So it is with the High Holy Days. There are a great many words on the pages that lie before us. But they are there not to numb us into mindless recitation, but to prod and cajole us into action. Action that, when we rededicate ourselves to our purpose each New Year, might be that much more energized, thoughtful, and effective because we took the reflective time that the High Holy Days give to us to do better.

Rabbi Rachel Gurevitz serves Congregation B’nai Shalom in Westborough, MA.

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Books High Holy Days Machzor

Machzor Blog: Rediscovering the Sh’ma

When I pray, words wash over me.  The ideas they carry fill my brain.  The images they convey float through my mind.  The feelings they evoke dance in my heart.  But I don’t even notice the letters that comprise them — the shapes and the lines — because I’ve been trained to fuse them into words, and to treat the words only as springboards to ideas, images, and feelings.  I rarely pay attention to the letters themselves; they simply dissolve as my eyes pour over them.

What a jolt, then, to turn to Page 14a in the draft of the Yom Kippur Evening Service in Mishkan HaNefesh, the new CCAR machzor currently being piloted. That’s where I re-discovered the Sh’ma.  Just as in Mishkan T’filah, the lettering of the Sh’ma gets special treatment.  It’s the largest in the book and the font is distinct, at once elegant and archaic.  It unfurls like a parchment buried for millennia, unseen by human eyes until just now, by me.  It demands my attention.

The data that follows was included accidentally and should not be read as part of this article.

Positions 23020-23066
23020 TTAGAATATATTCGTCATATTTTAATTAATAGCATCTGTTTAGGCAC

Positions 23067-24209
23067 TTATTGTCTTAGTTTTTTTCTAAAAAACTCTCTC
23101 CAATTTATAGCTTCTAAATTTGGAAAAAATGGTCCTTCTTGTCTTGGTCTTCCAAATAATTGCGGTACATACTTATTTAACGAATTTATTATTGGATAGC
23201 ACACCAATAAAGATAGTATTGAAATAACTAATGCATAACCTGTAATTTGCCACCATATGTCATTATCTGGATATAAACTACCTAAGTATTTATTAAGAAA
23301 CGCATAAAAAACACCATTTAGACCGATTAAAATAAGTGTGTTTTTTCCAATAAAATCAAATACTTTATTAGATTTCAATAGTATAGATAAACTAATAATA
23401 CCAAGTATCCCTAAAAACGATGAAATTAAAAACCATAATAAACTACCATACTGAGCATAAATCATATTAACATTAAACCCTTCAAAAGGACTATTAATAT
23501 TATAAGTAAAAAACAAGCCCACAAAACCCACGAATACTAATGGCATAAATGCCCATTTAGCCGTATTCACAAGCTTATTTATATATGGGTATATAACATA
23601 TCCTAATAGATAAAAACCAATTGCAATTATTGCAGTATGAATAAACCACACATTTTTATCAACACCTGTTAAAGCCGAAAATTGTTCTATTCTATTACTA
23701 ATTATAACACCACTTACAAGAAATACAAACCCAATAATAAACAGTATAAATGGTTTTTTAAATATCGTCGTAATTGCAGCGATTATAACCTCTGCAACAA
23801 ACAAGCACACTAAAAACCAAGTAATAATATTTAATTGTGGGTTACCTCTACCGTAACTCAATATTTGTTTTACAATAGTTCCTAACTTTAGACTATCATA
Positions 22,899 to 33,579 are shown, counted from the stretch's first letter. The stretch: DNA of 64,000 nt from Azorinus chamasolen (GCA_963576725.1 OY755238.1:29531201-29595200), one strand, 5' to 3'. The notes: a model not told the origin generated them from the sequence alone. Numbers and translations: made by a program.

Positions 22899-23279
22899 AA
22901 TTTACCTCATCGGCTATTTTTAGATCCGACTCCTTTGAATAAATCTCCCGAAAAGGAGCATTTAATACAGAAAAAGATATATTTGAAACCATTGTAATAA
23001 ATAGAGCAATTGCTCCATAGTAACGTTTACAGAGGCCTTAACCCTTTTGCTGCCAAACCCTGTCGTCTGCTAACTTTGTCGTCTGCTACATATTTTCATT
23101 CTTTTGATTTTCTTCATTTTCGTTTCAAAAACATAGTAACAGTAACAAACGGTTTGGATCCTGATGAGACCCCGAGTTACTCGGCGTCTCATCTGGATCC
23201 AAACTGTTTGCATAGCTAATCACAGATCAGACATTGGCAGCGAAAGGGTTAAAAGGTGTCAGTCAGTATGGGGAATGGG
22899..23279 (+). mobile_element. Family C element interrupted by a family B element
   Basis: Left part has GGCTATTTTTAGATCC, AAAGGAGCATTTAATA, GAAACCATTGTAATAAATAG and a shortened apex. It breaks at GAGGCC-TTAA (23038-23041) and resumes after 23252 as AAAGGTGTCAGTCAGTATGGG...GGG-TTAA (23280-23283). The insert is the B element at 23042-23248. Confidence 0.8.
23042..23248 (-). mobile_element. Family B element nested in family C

shema

 

The font evokes the calligraphy of a caravan-leader’s map, with its curvaceous lines and serifs.  At the same time, it’s modern, clean, and strong.  The lines swoop to the left, creating the feeling of forward movement.  The black of the top line is darker than the second, mimicking the volumes with which we sing them.

The unique font of the Sh’ma helps me see how Hebrew letters are constructed from fundamental strokes.  It shows me the ‘yud’ in the ‘vav,’ and the ‘vav’ in the ‘tav’ and ‘chav sofit.’  ‘Hay’ contains a ‘reish,’ and there’s an ‘ayin’ in the ‘sin.’   

Some letters in this shema are pictograms for me.  The ‘lamed’ looks like a tulip, celebrating spring.  The ‘shin’ reminds me of a Viking vessel, crashing through the ocean.  In the ‘sin,’ my husband sees God’s “hand” holding the world.  The ‘reish’ is a cat, rresting on a mantel, purring contentedly.  The ‘mem’ is the same cat, stretching after her nap, meowing energetically.  The ‘mem sofit’ is the bearded face of an Assyrian trader.